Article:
Post COVID-19 Vehicle Sanitation and Safe-Distance Maintenance
Getting back to business following the impacts of the COVID-19 virus will likely include ways to keep employees safe on a day-to-day basis. Extra sanitation measures must be considered, and now might be a good time to consider digitizing your operation to help with social distancing aspects. The following are recommended best practices as you return to (and move forward with) your operations.
The Technology and Maintenance Council (TMC) of the American Trucking Associations (ATA) updated Recommended Practice (RP) 443, In-Cab Cleaning and Deodorizing Guidelines, to provide fleets a method to effectively and efficiently sanitize vehicles.
In addition, below is information from the Centers for Disease Control and Prevention (CDC) on how to clean and sanitize during an outbreak. You may already have or want to consider some of these requirements as permanent changes to your vehicle preparation procedures. Inactivating or reducing viruses on a surface can reduce the chances of hand contamination, transfer of the virus, and possible infections in workers.
Disinfecting Cabs and Trailers
To disinfect hard surfaces (plastic and metal) in the cab of a vehicle, clean them with soap or detergent to remove dirt, rinse with clear water, and use disinfectants to inactivate flu viruses (including COVID-19).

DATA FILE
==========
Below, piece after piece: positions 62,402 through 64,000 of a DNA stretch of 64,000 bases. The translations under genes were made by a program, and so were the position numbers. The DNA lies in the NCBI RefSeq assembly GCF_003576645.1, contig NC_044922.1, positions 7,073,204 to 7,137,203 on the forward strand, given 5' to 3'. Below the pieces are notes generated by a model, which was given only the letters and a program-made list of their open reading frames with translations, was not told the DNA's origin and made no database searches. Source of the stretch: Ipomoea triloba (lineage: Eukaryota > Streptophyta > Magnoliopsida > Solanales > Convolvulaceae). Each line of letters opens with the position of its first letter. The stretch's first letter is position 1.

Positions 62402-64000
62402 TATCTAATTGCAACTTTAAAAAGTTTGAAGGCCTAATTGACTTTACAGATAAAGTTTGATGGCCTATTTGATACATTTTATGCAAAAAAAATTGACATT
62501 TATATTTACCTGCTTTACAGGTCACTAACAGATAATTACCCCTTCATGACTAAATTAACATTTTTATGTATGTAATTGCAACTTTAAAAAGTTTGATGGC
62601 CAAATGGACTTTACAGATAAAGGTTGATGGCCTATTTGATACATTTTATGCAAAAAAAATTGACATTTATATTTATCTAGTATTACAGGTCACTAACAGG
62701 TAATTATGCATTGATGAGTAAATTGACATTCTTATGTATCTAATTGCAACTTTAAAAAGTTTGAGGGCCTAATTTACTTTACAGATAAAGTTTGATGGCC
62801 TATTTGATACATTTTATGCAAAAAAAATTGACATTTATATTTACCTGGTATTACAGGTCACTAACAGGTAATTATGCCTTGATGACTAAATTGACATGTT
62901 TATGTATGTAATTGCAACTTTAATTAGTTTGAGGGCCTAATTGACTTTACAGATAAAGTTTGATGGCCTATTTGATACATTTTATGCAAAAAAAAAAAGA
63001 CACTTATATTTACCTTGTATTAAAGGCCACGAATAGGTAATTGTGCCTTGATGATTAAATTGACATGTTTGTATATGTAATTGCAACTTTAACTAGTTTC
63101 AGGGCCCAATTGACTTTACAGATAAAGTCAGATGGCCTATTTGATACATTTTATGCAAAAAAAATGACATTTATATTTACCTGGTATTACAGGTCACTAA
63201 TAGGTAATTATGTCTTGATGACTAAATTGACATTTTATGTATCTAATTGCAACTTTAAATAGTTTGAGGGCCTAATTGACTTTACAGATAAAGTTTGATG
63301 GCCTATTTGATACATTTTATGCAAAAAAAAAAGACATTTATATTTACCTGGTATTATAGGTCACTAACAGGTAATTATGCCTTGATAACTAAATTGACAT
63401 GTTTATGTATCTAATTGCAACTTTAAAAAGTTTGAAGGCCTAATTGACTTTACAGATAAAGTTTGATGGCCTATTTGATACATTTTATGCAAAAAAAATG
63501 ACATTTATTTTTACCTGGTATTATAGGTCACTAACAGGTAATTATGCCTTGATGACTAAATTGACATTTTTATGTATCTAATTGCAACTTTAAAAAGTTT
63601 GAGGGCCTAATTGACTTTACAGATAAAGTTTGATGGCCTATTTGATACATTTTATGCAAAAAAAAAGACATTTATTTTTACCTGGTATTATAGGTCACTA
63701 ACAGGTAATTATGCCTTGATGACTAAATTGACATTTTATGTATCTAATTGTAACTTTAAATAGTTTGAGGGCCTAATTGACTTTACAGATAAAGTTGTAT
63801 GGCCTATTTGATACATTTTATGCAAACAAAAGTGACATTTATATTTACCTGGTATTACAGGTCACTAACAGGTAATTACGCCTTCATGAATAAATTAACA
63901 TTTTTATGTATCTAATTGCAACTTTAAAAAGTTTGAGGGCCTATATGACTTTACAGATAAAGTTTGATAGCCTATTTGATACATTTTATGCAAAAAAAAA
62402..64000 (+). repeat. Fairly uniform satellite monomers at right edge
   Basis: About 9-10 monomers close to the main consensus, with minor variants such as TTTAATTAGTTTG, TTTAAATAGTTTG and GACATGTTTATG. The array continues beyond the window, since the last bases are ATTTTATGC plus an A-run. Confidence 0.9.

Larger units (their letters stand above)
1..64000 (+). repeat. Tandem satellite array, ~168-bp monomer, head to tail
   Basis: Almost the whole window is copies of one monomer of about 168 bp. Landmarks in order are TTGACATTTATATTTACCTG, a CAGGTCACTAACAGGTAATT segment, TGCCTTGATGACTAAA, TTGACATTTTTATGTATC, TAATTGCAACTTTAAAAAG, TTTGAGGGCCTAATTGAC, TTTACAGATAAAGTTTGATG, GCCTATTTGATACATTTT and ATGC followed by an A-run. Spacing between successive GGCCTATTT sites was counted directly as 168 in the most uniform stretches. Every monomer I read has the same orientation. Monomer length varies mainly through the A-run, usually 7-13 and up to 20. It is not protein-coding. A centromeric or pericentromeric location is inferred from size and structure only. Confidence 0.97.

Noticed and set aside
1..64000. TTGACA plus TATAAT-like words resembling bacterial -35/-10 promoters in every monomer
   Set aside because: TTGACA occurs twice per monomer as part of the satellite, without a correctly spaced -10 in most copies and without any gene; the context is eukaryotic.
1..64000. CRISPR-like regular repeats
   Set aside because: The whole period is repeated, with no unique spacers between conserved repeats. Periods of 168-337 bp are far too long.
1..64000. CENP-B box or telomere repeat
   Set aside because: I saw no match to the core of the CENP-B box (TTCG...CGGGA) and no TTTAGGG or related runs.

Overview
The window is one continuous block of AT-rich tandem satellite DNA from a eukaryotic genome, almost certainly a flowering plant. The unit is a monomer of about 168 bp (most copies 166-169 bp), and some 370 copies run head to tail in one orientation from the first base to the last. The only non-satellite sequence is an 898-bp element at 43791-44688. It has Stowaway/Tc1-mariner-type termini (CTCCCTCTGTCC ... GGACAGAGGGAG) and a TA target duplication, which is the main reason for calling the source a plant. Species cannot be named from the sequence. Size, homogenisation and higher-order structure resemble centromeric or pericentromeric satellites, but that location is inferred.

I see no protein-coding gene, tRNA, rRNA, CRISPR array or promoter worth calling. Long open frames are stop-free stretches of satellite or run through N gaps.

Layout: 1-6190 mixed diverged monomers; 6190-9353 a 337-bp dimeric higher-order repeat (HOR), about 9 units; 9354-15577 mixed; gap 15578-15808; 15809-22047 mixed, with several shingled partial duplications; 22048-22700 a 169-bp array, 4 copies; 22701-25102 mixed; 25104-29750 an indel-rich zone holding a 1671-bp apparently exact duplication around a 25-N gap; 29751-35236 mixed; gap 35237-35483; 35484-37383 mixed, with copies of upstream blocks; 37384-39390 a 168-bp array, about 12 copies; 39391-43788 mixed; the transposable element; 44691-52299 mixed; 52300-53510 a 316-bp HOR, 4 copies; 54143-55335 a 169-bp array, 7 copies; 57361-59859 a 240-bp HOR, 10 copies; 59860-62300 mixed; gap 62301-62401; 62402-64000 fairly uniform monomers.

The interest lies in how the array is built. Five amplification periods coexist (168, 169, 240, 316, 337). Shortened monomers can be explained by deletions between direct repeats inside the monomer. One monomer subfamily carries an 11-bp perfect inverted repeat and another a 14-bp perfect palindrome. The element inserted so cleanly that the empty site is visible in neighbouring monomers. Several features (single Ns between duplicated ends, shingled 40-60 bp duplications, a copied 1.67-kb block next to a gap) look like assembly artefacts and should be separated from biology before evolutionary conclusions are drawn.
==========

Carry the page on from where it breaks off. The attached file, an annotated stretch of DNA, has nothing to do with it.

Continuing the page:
Use a disinfecting wipe or spray to clean commonly touched items such as pens, bar-code scanning devices, steering wheels, shift knobs, door handles, etc.
For cargo trailers, clean and sanitize surfaces that are touched often or are suspected to be contaminated, such as the door handles and the inside of the trailer.
Always wear personal protective equipment (PPE) and read the manufacturer’s directions first when using cleaning products; pay attention to hazard warnings on the labels and instructions for proper disposal.
Reducing face-to-face interactions in the shop
To minimize the risk of COVID-19 spread, many shops adjusted work procedures, sanitization processes, personal protective equipment requirements, staffing, and maintenance-area spacing to allow for physical distances of six feet or more. Also, many adopted electronic estimates, work orders, and job assignments. All, or nearly all, interactions with the shop were changed from in-person and paper to electronic. Changes that seemed temporary may likely become permanent updates to your policies and procedures.
Returning to (a new) normal
We are living through unprecedented times, and now may be a great time to reevaluate current practices. With careful planning we might all develop daily operations that help us work smarter, efficiently, and most importantly, safely.